Staff SGT Donald Wayne West, Jr., enlisted in the United States Army National Guard on September 11, 2001. As part of Operation Iraqi Freedom, Company A of the 150th Combat Engineers served active duty Aug 29, 2004, until Dec 30, 2005. SSGT West returned to college in January, 2006. He married Lauren Ritchie June 9, 2006, at Seaside, Fla. Their son, Donald Wayne (Trey) West, III, was born March 19, 2007. SSGT West completed military service at Camp Minden, LA on Aug 23, 2009.

Thursday, June 30, 2005

Day 163 - One at a Time


Blogger Rusten D. Currie writes from the Sandbox:
We are winning this fight. One shot at a time. One block at a time, one pair of shoes on a child's feet at a time, one vote at a time, one free election at a time.

To a soldier this is simply duty, nothing more. To the Iraqis, this is a gift, paid with the blood of youth, paid for in missed anniversaries, paid for in bitter combat, paid for in the hopes and dreams of Americans being extinguished forever on streets called Haifa, and 60th, in towns called Dora, and Karadda. In a country called Iraq, in a place once called the cradle of civilization.

We are the light by which the new democracy of Iraq will traverse through the darkness. We are Americans!

Read the rest of his weighty words.

 Posted by Picasa

Wednesday, June 29, 2005

Day 162 - America Supports You




Last night, when President Bush addressed troops at Fort Bragg, North Carolina, he suggested ways we can show support for our soldiers during Fourth of July celebrations:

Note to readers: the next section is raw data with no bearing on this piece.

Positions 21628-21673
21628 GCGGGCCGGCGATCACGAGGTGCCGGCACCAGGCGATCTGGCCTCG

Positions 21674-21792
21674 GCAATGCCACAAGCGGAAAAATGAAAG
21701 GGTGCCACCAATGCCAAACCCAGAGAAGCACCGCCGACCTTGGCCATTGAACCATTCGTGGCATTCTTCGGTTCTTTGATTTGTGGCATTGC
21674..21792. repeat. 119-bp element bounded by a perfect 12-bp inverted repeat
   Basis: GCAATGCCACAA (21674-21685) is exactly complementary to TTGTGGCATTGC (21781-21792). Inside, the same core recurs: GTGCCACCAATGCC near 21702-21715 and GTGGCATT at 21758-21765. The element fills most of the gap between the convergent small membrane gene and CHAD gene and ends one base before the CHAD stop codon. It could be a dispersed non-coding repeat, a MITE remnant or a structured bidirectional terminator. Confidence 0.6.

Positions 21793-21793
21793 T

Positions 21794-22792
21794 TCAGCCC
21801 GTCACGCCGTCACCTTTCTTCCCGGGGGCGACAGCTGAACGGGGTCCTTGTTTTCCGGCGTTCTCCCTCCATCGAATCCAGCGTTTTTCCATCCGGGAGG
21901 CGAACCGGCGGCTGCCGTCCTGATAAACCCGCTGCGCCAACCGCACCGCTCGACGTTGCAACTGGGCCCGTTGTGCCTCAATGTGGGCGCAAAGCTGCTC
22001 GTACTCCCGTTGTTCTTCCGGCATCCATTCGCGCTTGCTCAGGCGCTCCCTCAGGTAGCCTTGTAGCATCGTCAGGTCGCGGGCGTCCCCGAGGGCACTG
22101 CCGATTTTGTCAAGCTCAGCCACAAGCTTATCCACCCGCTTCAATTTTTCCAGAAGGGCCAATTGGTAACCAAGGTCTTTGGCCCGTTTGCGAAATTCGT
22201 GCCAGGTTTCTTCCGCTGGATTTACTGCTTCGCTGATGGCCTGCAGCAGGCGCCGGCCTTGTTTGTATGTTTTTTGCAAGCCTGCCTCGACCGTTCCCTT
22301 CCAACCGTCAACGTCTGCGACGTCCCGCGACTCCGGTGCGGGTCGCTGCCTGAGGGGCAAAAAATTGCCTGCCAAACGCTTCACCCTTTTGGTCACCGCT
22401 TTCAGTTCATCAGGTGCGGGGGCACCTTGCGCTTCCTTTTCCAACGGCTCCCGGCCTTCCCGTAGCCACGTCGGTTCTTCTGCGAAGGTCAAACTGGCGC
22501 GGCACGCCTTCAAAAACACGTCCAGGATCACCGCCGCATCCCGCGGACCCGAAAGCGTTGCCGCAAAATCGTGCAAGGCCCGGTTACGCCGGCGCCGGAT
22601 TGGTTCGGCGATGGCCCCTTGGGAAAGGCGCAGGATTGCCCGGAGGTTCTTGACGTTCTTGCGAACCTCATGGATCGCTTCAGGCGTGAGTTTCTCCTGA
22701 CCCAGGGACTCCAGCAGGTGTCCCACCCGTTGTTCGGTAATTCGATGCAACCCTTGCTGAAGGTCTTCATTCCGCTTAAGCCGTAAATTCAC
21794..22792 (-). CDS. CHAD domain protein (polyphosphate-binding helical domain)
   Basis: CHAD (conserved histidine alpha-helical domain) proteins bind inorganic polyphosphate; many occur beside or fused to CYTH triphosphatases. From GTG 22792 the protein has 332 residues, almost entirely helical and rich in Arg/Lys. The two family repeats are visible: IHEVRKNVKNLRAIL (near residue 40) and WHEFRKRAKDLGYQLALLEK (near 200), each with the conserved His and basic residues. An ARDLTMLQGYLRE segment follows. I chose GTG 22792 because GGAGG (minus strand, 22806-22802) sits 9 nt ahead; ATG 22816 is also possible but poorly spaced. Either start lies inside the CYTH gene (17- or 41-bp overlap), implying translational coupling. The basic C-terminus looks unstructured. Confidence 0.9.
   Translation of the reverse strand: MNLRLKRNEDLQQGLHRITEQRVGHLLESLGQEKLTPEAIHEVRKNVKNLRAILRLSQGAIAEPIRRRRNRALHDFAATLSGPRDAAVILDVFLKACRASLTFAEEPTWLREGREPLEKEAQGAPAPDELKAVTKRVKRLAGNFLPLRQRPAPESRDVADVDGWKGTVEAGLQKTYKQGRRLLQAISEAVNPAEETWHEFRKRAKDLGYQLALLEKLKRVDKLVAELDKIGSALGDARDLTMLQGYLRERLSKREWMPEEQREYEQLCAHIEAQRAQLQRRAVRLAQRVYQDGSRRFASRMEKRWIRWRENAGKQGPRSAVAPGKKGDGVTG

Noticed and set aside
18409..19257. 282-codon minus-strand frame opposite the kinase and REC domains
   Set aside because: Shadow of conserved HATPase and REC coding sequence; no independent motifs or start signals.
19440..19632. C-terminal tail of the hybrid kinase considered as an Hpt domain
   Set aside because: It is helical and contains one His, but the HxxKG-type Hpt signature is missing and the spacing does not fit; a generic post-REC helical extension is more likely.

“In this time of testing, our troops can know: The American people are behind you. Next week, our nation has an opportunity to make sure that support is felt by every soldier, sailor, airman, Coast Guardsman, and Marine at every outpost across the world. This Fourth of July, I ask you to find a way to thank the men and women defending our freedom -- by flying the flag, sending a letter to our troops in the field, or helping the military family down the street. The Department of Defense has set up a website --America Supports You. You can go there to learn about private efforts in your own community. At this time when we celebrate our freedom, let us stand with the men and women who defend us all.”

Messages like this one from Ronnie Patterson (SFC USA Ret), Hot Springs, AR, can be posted as a comment on this blog and also on the America Supports You web site:

After having served my nation, as you have and will continue to do, for my 21 years of service, I came away with a real sense of pride in the military forces of this nation and of the power of the people we all help to protect and whose freedom we provide. My hat is off to you guys and gals over there in Iraq and Afghanistan. You've got a really tough job to do, and you are doing it with the professionalism and expertise that are the hallmark of the US Military. You are all heroes to us here in the States. Without your dedication and devotion to duty and this nation we (as a nation) could not survive. The community of Hot Springs, AR is a strong supporter of what you folks are doing. The prayers of every church in town (about 100 of them) are with you day and night. God speed to you and may you all return home safely. God Bless you all, and God "has" blessed America with people like you.

Tuesday, June 28, 2005

Day 161 - Prayer for 39th Chaplain


Fellow blogger ArmyWifeToddlerMom has requested prayer for Dr. David McLemore, who recently returned from 18 months in Iraq as a chaplain with the 39th Brigade.

According to Arkansas Baptist News, McLemore was seriously injured in a motorcycle accident June 13. Pastor of Second Baptist Church in Russellville, he currently is in a coma due to head injuries, but doctors are guardedly optimistic about his recovery, according to Al Ray Taylor, the church’s minister of music and college students.